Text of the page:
Last week after decades of complaints about the safety of the building MP’s voted to renovate the Palace of Westminster.
Leaking pipes, exposed electrical cables, and seeping sewage, for those who’ve visited the underbelly of Westminster, it should come as no surprise that the issue of repairs was so urgent, and it’s no small task either. Costing a whopping £3.5 billion pounds to restore, and the renovations will last anywhere between 6 and 11 years. It is set to be the most extensive completed on the palace since the Second World War and for many, this is a bitter sweet development in Parliament’s history. Between the desire to save the building from imminent catastrophe and the need to preserve the traditions in its houses. Though the Palace, and British politics, will undoubtedly be better off for it, in more ways than one.
The phrase, “In Westminster today…”, is one often associated with the familiar chime of the News at Ten. It carries with it a certain prestige, a prestige that embodies the mystique and conservatism of British politics. The ‘Westminster’ system of government has become a model for countries around the world, with many bicameral, constitutional monarchies, particularly of colonial descent, seeking to emulate the success of the United Kingdom in developing a strong and stable governing establishment. But, its fair to say, this fairy tale image, the product of years of press misrepresentation, of quaint and traditional British politics, with its firm and proper politicians, is just that – a fairy tale. Westminster is plagued by archaic traditions that should have died decades ago, and it’s these traditions that have allowed the Tory establishment to retain its grip on this country’s leadership, creating the dire state we’re in today.
The complex regime of rules and traditions, many dating back centuries, contributes to the continued alienation of the non-voting, or blindly voting, populace. Many people don’t get it, and not because they’re stupid, but because it’s a chore. The language, the names, the rules, it’s all an impenetrable code to anyone who hasn’t spent hours reading political history. Let’s take, for example, the act of dragging the Speaker. Other than a boisterous boys club tradition, what purpose does it serve? Physically dragging a man, or woman (of which there’s been only one, a purely coincidental illustration of my entire argument), to their seat, so that he can perform an elected job that some of his predecessors were executed for, does seem like a questionable use of MP’s time. Shouldn’t they be debating how best to resolve the NHS crisis. A colossal waste of time.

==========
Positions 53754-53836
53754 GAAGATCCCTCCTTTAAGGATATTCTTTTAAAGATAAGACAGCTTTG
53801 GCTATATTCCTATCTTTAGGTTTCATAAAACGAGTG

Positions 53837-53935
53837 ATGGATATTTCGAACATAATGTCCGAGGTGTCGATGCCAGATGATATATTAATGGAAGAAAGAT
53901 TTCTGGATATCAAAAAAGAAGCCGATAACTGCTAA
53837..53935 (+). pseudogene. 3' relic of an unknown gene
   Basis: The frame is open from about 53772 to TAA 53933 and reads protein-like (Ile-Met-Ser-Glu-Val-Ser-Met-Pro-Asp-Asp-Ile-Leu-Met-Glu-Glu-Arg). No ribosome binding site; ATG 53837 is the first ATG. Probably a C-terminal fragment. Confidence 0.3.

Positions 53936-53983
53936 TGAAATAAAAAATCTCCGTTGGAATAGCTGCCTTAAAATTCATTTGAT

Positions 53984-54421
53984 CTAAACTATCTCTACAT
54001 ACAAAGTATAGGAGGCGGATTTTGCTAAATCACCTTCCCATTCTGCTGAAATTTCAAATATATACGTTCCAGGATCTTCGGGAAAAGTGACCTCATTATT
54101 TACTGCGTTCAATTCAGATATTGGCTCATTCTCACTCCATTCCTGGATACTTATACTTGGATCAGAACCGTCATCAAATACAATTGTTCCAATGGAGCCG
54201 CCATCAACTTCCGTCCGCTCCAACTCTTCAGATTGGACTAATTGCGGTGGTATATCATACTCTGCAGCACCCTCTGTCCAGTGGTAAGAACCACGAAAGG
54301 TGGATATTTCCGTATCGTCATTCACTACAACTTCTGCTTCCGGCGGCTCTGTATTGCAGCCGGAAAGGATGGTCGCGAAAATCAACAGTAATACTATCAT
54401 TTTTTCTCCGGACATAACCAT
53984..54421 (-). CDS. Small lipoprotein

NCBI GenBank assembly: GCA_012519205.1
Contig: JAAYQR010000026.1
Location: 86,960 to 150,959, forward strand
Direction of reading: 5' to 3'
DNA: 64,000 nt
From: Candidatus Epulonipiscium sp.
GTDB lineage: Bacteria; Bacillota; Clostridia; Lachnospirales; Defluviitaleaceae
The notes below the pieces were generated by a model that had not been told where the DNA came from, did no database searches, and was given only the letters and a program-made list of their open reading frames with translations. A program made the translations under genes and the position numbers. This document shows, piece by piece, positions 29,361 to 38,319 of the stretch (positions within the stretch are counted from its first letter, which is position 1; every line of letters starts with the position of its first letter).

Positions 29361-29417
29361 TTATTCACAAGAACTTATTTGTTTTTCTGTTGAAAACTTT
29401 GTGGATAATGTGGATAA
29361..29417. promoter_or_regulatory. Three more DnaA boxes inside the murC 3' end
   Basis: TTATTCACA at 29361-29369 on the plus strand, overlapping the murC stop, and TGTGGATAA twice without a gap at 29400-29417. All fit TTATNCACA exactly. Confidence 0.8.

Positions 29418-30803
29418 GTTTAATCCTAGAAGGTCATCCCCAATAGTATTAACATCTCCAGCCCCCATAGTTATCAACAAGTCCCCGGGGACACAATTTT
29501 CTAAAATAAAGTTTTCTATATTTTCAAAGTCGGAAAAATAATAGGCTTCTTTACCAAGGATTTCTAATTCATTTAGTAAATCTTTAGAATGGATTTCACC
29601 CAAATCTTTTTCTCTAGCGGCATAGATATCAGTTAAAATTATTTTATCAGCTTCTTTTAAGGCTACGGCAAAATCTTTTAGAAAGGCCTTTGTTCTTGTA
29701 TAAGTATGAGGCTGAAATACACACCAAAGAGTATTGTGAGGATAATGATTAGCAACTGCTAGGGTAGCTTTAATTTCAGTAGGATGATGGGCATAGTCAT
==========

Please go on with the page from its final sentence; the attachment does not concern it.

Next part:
Due to the enduring dissociation between ordinary life and the complexities of politics, it’s easy to see why the right-wing press retain such a firm grasp over the majority of the electorate. The Daily Mail, The Sun, and The Daily Express put things into an overly simplistic, black and white narrative to suit their own agenda. These naive stories serve as the gateway, for many, into British politics. Without any knowledge yourself to check and balance the stories you’re told, its hard to argue with the ‘facts’ presented to you. And the reason for the lack of knowledge is the inaccessibility and impenetrability of the rules and traditions. This creates a situation where the general populace is, by default, resorting to the most easily accessible route to gain their political understanding; unfortunately, it’s those very publications writing not for democracy, but for themselves.
With the relocation of the Commons and the Lords out of Westminster, at least temporarily, comes the opportunity to modernise and adapt the political establishment in this country. Now’s the time to cut the crap. Perhaps then we can have a governing legislature that is concerned not with tradition and the past, but with real issues that are affecting real people in the present. Let’s create transparency, allowing people to understand what our elected officials stand for without having to rely on the perversions and falsifications presented in the right-wing media. Then, and only then, does this country have the opportunity at creating real change. Out with the old, and in with the new. Let’s remove the unnecessary blockades impeding progress, and look to the future with an eye on improving the lives of the many, not the few.
I neither want to nor will try to argue that it would be anything other than a tremendous loss to this country should Westminster fall at the hands of an accidental catastrophe, be it fire or flood. It’s a building which will, and should, host parliament for generations to come. But, it’s over familiar, it’s become stale, and it’s time Britain, briefly, turned its gaze away from the Palace and onto the actions of those that occupy its seats. So, let’s hope MP’s take this opportunity to not only restore the beautiful Houses of Parliament, but to repair the fractured and broken political system itself.